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Eclipse by Amanda Roth


I snuck him out of bed at a quarter to three,

wrapped him in his grandmother’s blanket,

and carried his growing body into the night.

The earth’s shadow had already begun

to cover the moon and I held his whispered

awe against my chest. He is on the edge

of turning six, on the cusp of every memory

he’ll ever carry. He doesn’t know this,

but the time has come for him to step out

of my shadow. What does it say about me that I need this,

even if neither of us are ready?

Just before totality, he looks up

at me with those blue moon eyes

and says his legs are cold,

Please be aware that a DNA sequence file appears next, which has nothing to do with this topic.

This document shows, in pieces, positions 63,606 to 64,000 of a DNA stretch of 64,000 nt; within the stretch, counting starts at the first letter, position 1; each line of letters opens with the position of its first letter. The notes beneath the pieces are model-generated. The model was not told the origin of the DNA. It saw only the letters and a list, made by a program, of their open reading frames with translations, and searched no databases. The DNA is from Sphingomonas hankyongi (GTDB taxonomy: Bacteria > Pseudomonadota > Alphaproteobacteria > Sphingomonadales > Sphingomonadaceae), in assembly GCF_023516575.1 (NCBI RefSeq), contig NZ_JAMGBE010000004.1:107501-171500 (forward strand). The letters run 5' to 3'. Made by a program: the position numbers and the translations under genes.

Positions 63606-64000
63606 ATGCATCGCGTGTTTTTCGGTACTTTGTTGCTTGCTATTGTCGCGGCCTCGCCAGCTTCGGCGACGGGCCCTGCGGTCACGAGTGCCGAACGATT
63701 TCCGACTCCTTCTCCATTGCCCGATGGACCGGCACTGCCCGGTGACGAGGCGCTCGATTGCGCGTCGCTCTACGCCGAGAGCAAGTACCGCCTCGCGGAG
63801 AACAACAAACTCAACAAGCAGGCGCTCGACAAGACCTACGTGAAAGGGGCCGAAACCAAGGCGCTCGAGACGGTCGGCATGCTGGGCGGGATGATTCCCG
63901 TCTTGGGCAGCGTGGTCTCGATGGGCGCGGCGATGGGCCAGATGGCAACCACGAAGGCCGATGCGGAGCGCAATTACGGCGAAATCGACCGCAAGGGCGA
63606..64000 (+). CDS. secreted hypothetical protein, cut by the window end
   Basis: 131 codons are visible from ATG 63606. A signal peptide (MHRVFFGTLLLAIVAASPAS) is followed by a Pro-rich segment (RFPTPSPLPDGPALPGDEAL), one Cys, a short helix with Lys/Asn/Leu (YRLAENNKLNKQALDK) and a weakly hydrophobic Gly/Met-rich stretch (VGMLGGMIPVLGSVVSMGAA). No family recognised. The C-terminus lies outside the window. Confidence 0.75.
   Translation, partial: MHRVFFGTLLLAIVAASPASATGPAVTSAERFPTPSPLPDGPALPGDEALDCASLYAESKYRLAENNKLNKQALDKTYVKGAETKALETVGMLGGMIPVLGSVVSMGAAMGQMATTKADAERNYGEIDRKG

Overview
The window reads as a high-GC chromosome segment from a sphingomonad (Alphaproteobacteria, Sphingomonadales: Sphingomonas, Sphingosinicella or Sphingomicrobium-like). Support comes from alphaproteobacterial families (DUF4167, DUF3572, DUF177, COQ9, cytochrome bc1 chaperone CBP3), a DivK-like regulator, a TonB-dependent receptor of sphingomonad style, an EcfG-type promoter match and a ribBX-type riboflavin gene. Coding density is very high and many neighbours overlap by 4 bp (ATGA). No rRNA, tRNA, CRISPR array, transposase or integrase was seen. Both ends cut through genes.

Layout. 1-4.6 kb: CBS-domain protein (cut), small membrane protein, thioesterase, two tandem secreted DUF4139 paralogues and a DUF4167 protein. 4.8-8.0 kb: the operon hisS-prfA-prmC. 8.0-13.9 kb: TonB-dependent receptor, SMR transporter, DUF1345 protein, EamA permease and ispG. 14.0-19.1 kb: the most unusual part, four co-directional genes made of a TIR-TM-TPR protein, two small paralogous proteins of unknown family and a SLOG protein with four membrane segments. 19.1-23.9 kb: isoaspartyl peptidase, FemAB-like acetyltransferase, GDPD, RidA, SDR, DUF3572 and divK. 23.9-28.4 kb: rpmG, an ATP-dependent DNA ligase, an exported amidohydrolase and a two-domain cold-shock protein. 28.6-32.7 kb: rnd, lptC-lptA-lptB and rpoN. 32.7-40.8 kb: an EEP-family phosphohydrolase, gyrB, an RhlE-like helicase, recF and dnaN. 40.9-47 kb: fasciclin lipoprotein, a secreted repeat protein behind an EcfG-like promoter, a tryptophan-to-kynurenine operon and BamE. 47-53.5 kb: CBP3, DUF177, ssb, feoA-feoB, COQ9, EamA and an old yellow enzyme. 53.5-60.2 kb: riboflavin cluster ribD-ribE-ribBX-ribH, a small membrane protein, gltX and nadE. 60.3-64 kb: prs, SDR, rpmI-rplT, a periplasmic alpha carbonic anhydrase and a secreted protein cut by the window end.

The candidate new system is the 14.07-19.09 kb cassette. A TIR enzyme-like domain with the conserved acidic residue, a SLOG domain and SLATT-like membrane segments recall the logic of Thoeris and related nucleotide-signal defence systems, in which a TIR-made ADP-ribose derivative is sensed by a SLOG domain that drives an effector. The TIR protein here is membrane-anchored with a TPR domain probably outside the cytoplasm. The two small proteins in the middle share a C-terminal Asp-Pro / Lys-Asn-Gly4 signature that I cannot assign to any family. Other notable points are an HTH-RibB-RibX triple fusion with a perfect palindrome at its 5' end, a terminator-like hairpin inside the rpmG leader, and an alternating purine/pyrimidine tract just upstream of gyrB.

unlocks himself from my arms,

walks himself back

inside. He is sliding out

of my orbit. I can only watch

him glow.

Amanda Roth (she/her) is a poet whose work explores motherhood, embodiment, and the climate crisis. She is the author of the full-length poetry collection, A Mother’s Hunger (2021) and has work appearing or forthcoming in Hayden's Ferry Review, Portland Review, the lickety split, MAYDAY, and elsewhere. Online:


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